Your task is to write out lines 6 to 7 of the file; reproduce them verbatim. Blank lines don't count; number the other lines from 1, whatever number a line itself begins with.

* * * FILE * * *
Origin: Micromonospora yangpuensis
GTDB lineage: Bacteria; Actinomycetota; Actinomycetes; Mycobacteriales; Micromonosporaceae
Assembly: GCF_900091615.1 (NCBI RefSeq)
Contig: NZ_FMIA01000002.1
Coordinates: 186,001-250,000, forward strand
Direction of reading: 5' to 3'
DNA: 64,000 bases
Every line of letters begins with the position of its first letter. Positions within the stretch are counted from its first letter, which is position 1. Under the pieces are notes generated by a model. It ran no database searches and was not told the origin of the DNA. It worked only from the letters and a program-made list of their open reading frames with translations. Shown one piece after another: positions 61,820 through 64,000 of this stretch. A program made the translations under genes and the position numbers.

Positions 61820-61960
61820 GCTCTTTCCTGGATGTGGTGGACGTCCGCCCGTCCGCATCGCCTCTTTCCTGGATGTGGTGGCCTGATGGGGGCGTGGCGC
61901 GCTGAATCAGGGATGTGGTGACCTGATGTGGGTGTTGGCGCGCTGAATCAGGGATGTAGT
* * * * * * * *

Direction of reading: 5' to 3'
DNA: 64,000 bases